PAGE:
We’re beginning to enter Linux distribution release cycle season. This period in time tends to be far more exciting than anything having to do with a sporting event; much more frightening than dealing with a tornado in Mid-West USA. Out is Ubuntu 12.04 Long-Term Release. This extremely popular Debian-based flavor of Linux is sporting many improvements and enhancements to the controversial Unity desktop environment. I installed this bad boy of an operating system to give it a proper go and to see just what Canonical, the company behind Ubuntu, has been up to with
its flagship product.
Let me just say on a daily basis. This new 12.04 thing is fast. I mean it is really fast. Now this is on my desktop computer. Lets not get into system specifications.
Unity’s dockbar, dock, or thing that just stands out brings about an auto hide feature for it as well so users no longer have to see it regularly. A simple movement of the mouse or the touching of keyboard shortcuts brings it back when it is needed. Out, can now be re-sized (thankfully) to fit users wishes.
12.04 also brings about an auto hide feature for it as well so users no longer have to see it regularly. A simple movement of the mouse or the touching of keyboard shortcuts brings it back when it is needed.Something I wish they’d add is a minimize/maximize options on the Dash, part of the right-click options I suppose.
Also very handy about the dock is the new ability to select locations such as on the dash or file manager icons. A simple right-click on either icon displays a variety of options. On the file manager for example the default /home directory choices are available (Documents, Download, so forth). For the Dash users can navigate quickly to Applications, Files & Folders, and other areas.
Oh and about that Dash thing, inside users will no longer be greeted with large icons for Firefox and other applications. Instead users will see Recent Apps, Recent Files, and Downloads.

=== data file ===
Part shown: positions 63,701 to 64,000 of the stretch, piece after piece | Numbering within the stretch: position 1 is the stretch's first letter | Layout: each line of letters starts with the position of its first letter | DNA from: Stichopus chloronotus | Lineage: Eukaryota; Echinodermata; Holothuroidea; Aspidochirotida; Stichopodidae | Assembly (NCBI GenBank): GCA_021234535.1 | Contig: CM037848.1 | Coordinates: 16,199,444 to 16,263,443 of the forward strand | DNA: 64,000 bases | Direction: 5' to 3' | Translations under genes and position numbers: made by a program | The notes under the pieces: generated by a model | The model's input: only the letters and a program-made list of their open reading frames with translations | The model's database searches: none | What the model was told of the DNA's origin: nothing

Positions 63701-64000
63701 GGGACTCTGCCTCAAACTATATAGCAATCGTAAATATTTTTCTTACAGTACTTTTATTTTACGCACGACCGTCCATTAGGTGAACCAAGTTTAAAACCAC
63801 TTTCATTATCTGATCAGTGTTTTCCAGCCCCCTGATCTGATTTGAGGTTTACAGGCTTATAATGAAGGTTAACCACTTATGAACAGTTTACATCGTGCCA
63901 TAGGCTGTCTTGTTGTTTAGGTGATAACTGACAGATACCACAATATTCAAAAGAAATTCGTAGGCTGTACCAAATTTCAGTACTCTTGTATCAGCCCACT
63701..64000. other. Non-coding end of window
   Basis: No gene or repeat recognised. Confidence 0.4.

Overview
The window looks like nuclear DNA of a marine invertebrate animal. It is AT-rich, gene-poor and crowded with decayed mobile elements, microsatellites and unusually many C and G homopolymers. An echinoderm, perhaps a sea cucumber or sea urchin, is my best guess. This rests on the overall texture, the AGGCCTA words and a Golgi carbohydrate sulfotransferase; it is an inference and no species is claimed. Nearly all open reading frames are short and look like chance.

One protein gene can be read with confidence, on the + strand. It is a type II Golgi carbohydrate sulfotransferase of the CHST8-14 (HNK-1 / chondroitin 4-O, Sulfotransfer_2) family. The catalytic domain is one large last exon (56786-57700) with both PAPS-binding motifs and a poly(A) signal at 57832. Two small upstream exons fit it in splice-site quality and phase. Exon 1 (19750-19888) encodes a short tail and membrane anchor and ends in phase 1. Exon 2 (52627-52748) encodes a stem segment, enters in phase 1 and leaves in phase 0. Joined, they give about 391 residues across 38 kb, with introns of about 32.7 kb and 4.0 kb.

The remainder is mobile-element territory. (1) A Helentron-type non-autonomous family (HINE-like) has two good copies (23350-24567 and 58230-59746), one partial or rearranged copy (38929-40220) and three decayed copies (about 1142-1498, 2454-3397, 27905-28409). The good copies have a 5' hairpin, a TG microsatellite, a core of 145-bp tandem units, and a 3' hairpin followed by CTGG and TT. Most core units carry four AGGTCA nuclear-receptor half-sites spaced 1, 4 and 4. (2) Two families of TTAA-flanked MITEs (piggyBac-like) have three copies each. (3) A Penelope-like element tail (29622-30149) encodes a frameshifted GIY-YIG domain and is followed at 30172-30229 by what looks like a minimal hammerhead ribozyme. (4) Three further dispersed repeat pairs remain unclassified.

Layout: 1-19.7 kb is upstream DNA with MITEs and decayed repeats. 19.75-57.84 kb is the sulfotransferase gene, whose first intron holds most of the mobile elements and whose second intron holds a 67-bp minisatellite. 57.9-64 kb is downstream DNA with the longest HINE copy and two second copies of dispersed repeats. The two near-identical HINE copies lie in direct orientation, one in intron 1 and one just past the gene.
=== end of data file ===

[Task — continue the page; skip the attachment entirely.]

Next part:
One of the best additions to 12.04 or any operating system in fact is the new Privacy section in the System Settings. Users can adjust the level of information their operating system stores locally (files and installations and such) and the anonymous data collected by Canonical. Think of it as the Ubuntu version of Red Hat and Fedora’s SELinux, though obviously not exactly the same.
I do like this release of Unity. I think it will be smashing good fun for Ubuntu fans and could certainly draw in new ones. This Unity even, dare I say it, is much better than Gnome 3. Before 12.04 I would not say such a thing. I still use XFCE (on Xubuntu even) but may use Unity later down the road.
It’s quite stunning on a good size monitor. Maybe that’s why I liked it so much. On my smaller screen laptop I didn’t like the experience as much but still found it usuable. I’ll take another look perhaps when the final release is out and see what all is going on then.
I did not actually spend too much time in Gnome 3 so I cannot offer much information there. However, here’s something else.
For a fun filled look into the yesteryear of Ubuntu (and Gnome in general) there is in 12.04 LTS, Gnome Classic. I must point out that no other Linux distribution, that I know of anyway, brings about this pleasant and very familiar environment. Gnome Classic is a near drop replacement for what was Gnome 2. Sporting a more modern look and approach this oldie but very much a goody environment offers a large amount of features Gnome users have grown to love. New in this edition of Gnome Classic is the return of the bottom panel, bringing back the familiar dual-panel layout.
Ubuntu 12.04 LTS offers much. We’ve got Unity, Gnome 3, and Gnome Classic, and a slew of features in each. Cloud storage, a music store, impressive dash lenses offering quick and easy access to material, security, thousands of applications, and a world wide community await new and seasoned Ubuntu users. 12.04 is sure to be an award and crowd winning achievement.
[Review by Mike]
Download Ubuntu 12.04